“I reject the notion that the job you excel at is somehow not enough to aspire to, that there has to be something more,” Ms. Fischer explained, speaking with her eyes closed, as she tends to do. “I love supporting other artists.”

She continued: “I guess it came down to not letting other people decide what was right for me. Everyone’s needs are unique. My happy is different from your happy.”

Though her words sound defensive–one can imagine she’s had to deliver this speech to incredulous friends or relatives before–few of the people interviewed for Fischer’s profile doubt that she’s being disingenuous about her true intentions.

Says her colleague Merry Clayton, the pair of lungs behind the Stones’ famed “Gimme Shelter” solo (and an aspiring soloist herself):

“When you’re carrying the bulk of all those people on your back [as a soloist], that gets a little heavy….Lisa, she just sings and picks up a check, honey. She keeps it movin.’”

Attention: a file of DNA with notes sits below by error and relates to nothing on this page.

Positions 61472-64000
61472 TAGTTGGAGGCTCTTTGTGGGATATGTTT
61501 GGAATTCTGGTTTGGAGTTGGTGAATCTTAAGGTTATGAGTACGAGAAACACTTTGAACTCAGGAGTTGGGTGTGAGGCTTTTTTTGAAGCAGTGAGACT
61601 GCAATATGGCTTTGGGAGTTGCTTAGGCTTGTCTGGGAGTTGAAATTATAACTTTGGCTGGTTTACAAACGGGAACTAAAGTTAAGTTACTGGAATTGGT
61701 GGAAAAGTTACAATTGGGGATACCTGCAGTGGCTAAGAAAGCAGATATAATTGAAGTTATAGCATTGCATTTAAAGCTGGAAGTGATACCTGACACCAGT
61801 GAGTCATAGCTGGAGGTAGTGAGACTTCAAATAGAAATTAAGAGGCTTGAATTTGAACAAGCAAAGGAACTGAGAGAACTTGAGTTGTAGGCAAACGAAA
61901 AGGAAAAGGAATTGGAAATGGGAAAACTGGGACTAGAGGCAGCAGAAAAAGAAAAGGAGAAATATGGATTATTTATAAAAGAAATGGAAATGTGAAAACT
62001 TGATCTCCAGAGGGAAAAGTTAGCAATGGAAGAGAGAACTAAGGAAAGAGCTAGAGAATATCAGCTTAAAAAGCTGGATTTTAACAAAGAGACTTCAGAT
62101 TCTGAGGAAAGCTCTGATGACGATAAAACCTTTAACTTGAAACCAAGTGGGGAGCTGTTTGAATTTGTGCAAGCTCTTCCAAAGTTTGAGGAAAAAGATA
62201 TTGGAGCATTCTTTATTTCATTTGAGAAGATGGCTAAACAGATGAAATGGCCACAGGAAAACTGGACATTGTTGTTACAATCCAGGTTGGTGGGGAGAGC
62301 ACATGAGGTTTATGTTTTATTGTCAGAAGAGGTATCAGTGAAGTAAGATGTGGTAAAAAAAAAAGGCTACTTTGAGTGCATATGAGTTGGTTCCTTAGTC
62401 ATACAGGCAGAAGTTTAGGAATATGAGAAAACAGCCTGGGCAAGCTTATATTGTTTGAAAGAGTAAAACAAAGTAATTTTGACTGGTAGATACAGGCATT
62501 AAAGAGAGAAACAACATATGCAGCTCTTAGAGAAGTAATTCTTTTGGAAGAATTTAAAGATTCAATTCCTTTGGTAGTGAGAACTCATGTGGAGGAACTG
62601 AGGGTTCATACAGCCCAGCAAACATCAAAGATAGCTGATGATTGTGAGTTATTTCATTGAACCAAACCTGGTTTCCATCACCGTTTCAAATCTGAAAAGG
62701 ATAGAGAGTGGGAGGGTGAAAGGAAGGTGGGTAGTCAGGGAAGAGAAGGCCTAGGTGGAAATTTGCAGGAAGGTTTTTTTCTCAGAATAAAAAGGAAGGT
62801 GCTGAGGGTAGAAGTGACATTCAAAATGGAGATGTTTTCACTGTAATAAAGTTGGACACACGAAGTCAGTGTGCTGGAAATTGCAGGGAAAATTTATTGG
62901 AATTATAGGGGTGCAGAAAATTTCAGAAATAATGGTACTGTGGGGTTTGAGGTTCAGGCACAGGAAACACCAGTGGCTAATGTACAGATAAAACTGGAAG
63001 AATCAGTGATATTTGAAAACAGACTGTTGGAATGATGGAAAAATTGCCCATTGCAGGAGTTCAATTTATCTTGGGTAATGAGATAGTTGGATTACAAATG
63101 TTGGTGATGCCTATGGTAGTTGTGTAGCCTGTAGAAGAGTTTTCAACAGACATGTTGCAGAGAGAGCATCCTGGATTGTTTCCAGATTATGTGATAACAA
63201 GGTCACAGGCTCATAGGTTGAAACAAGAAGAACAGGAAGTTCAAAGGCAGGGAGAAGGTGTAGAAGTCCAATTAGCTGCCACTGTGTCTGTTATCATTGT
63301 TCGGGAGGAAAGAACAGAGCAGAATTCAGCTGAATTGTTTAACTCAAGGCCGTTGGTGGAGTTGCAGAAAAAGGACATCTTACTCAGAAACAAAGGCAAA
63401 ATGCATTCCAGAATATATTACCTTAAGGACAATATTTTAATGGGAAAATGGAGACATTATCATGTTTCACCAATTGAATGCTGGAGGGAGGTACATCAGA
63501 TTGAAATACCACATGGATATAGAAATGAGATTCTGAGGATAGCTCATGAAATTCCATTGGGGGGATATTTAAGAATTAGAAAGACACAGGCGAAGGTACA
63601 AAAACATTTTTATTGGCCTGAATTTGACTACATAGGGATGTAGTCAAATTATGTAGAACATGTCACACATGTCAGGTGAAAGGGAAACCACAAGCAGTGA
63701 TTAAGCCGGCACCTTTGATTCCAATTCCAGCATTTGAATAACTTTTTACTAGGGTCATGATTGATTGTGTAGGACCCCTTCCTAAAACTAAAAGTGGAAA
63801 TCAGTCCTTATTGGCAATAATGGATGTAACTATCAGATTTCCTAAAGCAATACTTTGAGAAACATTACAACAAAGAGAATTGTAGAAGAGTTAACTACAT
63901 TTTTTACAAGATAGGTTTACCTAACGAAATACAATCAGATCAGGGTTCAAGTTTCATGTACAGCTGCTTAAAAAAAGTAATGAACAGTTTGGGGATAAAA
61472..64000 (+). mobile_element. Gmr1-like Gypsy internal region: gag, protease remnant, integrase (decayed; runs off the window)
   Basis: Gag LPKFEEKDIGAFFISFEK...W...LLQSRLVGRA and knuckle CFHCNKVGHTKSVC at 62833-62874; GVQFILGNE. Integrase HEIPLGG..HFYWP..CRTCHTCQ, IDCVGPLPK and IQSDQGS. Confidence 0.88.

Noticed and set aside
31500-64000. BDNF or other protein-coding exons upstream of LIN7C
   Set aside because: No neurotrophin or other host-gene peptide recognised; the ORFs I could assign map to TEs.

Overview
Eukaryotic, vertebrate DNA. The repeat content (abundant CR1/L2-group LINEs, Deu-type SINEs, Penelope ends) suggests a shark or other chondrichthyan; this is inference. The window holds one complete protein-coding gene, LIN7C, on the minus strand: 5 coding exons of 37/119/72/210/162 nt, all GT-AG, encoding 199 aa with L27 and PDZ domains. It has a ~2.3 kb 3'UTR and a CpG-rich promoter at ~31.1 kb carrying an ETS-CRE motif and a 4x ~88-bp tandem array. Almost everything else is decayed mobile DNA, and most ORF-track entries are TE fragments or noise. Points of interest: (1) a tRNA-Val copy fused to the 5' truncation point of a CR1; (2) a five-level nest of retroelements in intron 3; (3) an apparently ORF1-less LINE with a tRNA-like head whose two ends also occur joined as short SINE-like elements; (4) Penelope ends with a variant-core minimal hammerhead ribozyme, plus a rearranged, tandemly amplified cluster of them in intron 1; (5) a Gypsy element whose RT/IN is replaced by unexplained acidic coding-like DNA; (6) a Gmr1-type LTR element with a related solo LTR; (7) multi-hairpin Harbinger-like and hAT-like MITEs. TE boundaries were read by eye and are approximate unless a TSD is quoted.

It’s clear that many viewers of the documentary, even those outside the music industry, are picking up on what they believe to be the embedded message: that performing a support role versus hanging out your own shingle is, to some, the highest expression of their art. As the film’s director, Morgan Neville, recalls:

“A guy stood up after a screening and said: ‘I’m a middle manager at a company, and I’m O.K. with that. We make a good product, and I’m proud of what I do. I just realized that I’m a backup singer.’”

By the end of this profile, I was also singing this middle manager’s tune, to some degree. I’ve served in highly visible positions and hidden in the background, placed myself squarely at the center of a narrative and edited myself out of stories completely in order to more truly tell them, and I am about to start grad school to become a teacher–which is, in a way, the ultimate backup singing gig. I’ve enjoyed the selflessness–and the simplicity–of my “backup” gigs immensely. And I do believe that some of us truly are primed to find happiness in helping others as much as ourselves, if not all of us.